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Jorge Sosa, A Man of Two Cultures

Jorge Sosa, A Man of Two Cultures

31 March 2008 Interviews 0

YL: Where were you born?

Jorge: Merida Yucatan March 25, 1968

YL: Have you lived outside of Mexico? Where and for how long? What did you do there?

Jorge: California, 10 Years. I lived there as a young boy.

YL: Why did you leave Mexico to live elsewhere?

Jorge: I migrated with my family to the United States.

YL: Of all the places in the world and in Mexico, why did you choose to move to the city where you live now?

Jorge: We came back because my parents were feeling homesick, and were afraid of their children losing their heritage.

YL: How long have you lived where you live now?

Jorge: 27 years

YL: Would you consider going back to your hometown? Or moving outside of Mexico again? Why?

Jorge: No, I have made a life here.

YL: Were your parents born and raised in Merida? Or elsewhere in the Yucatan?

Jorge: Born and raised in Merida. However my mother was kind of a princess with a wealthy father, and my father was the rebel without a cause. My mom got sent to the states a couple of times (NYC) with relatives in order to keep them apart.

YL: Apparently that didn't work! Why did your parents move to the USA?

Jorge: My dad passed away many years ago, and my mom is away visiting relatives right now, so I'll have to answer to the best of my knowledge. From what I know, my parents were doing fine in Merida. However, at the time, Yucatan didn’t offer many opportunities since the fall of the Henequen glory. Many young families migrated to the United States looking for a better future. My dad was a salesman for the Ford dealership in Merida; I imagine he felt he could do better in the States so he decided to gave it a shot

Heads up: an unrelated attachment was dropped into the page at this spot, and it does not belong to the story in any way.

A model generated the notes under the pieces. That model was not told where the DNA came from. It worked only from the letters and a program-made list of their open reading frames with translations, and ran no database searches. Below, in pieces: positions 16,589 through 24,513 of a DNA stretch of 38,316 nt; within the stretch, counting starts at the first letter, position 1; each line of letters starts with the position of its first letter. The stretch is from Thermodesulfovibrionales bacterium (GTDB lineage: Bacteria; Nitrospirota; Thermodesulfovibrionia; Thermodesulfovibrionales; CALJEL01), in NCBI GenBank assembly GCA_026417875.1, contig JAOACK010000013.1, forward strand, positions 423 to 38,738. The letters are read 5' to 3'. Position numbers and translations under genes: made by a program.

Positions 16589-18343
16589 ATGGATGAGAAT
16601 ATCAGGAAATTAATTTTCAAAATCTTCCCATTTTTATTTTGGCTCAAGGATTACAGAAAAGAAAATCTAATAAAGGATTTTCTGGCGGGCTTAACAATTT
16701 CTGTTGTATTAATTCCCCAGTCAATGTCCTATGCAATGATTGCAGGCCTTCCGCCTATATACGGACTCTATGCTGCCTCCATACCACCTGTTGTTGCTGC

YL: Where did you move to?

Jorge: California

YL: Did you enter legally or illegally? (If you don't want to answer that, it’s okay...)

Jorge: I know we flew in and had passports. I don’t know the technicalities of the time, but I do know that immigration and working visas were not issues like they are today. At the end, my father had a green card and Social Security number. And one of my sisters was born there.

YL: What did your parents do once they were there? How did they make money?

Jorge: The beginning was tough for my dad; the streets were not paved with gold as he had thought. He worked in a gas station, pumping gas, and as a butcher. Later on he made a living for pretty much the rest of his life as a used car salesman.

YL: Did you go to school in the US? Do you remember any feelings of discrimination when you were there?

Jorge: Yes we all went to school but I was never discriminated against.

YL: What did your parents do for a living when they returned to Mexico? Did they/you experience a better or worse quality of life when you came back? Monetarily or culturally or both?